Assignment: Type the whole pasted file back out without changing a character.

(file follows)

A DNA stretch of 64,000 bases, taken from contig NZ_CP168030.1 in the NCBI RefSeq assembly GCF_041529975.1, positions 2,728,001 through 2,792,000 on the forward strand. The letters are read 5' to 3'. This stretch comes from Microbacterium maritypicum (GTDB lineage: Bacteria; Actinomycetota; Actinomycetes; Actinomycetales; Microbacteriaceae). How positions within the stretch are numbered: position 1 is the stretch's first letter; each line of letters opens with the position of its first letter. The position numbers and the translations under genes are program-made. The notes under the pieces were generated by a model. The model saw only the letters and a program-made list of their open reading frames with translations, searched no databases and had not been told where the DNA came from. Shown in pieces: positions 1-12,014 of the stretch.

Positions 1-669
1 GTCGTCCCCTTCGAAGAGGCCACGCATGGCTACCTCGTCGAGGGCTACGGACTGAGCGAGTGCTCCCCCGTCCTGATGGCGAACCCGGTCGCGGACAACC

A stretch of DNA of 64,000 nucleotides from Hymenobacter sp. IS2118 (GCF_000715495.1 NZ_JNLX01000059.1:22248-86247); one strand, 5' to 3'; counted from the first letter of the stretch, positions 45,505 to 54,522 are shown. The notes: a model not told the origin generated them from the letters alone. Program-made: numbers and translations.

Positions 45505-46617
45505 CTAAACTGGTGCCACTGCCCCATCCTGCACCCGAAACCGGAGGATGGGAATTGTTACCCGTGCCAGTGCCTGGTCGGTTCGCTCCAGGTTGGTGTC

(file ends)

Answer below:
A DNA stretch of 64,000 bases, taken from contig NZ_CP168030.1 in the NCBI RefSeq assembly GCF_041529975.1, positions 2,728,001 through 2,792,000 on the forward strand. The letters are read 5' to 3'. This stretch comes from Microbacterium maritypicum (GTDB lineage: Bacteria; Actinomycetota; Actinomycetes; Actinomycetales; Microbacteriaceae). How positions within the stretch are numbered: position 1 is the stretch's first letter; each line of letters opens with the position of its first letter. The position numbers and the translations under genes are program-made. The notes under the pieces were generated by a model. The model saw only the letters and a program-made list of their open reading frames with translations, searched no databases and had not been told where the DNA came from. Shown in pieces: positions 1-12,014 of the stretch.

Positions 1-669
1 GTCGTCCCCTTCGAAGAGGCCACGCATGGCTACCTCGTCGAGGGCTACGGACTGAGCGAGTGCTCCCCCGTCCTGATGGCGAACCCGGTCGCGGACAACC

A stretch of DNA of 64,000 nucleotides from Hymenobacter sp. IS2118 (GCF_000715495.1 NZ_JNLX01000059.1:22248-86247); one strand, 5' to 3'; counted from the first letter of the stretch, positions 45,505 to 54,522 are shown. The notes: a model not told the origin generated them from the letters alone. Program-made: numbers and translations.

Positions 45505-46617
45505 CTAAACTGGTGCCACTGCCCCATCCTGCACCCGAAACCGGAGGATGGGAATTGTTACCCGTGCCAGTGCCTGGTCGGTTCGCTCCAGGTTGGTGTC